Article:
MORE: From the Austin Criminal Defense Lawyer on whether really poses a "grave danger to society."

7 comments:

Roy said...

If corrections is already thoroughly corrupt, they will fight every attempt to counter corruption, and they will probably prevail.

Anonymous said...

Isn't one of the problems the fact that gang members can coordinate their gang activities with other members? Wouldn't it also be a problem for prisoners to coordinate activities?

For example, one prisoner calls another in a different cell block when the guard starts heading that way.

I'm sorry but the public safety angle is too important to change this policy. I am sure that there would be too many negative consequences if cell phones were allowed.

Gritsforbreakfast said...

Sure gang use for criminal activities is a problem; that's why you record the calls and cancel access for misuse. The problem is, right now anyone with cash can buy a cell phone - certainly the gangs have them.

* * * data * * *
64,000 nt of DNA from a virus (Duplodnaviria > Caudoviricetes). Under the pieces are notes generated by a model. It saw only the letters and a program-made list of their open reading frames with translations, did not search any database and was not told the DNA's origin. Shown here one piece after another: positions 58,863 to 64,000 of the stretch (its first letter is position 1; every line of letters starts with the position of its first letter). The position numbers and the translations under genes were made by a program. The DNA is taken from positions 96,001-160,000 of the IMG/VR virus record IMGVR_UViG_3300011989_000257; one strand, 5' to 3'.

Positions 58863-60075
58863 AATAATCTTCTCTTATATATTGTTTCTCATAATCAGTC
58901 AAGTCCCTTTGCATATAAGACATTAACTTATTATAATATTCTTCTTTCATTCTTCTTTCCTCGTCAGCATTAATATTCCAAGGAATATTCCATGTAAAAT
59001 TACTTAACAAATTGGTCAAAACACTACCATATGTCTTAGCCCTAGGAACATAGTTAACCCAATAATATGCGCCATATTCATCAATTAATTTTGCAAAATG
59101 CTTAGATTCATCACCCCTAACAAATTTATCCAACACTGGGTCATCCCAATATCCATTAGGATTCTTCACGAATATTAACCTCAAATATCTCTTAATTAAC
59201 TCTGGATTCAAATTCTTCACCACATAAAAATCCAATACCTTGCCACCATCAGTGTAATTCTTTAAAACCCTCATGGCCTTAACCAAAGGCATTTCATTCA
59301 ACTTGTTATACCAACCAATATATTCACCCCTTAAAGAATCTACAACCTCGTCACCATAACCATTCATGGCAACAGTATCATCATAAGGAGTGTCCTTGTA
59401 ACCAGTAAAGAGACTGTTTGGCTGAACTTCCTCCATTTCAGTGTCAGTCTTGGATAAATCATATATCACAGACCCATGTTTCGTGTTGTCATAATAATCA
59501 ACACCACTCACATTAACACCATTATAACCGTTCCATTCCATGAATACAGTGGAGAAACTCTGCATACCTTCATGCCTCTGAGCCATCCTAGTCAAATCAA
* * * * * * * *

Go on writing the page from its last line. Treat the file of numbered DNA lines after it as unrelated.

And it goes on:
That's why we need policies to reduce the frequency of guards smuggling cell phones into prisons. I've proposed an approach that focuses on reducing both supply and demand. More enforcement by itself never worked with drugs and won't work with cell phones, either, IMO.

sunray's wench said...

Thanks Grits for taking this up. Its one thing I really struggle to understand with the TDCJ system. All the points you make are the ones I regularly put forward, only to be told that until COs get higher pay they will never approve of inmates having better access to phones ~ an equation that still doesnt make sense even though I think the COs should get more pay as well!

The most recent legislature came very close to approving a phone system for TDCJ, and even had the support of the major victim's charities, because they too can see that not having phone access (more than one 5 minute call by speakerphone every 90 days if you are case free and the COs can be bothered to get you to an office phone and your loved ones happen to be in at the time) is detrimental to children's relationships with their incarcerated parents.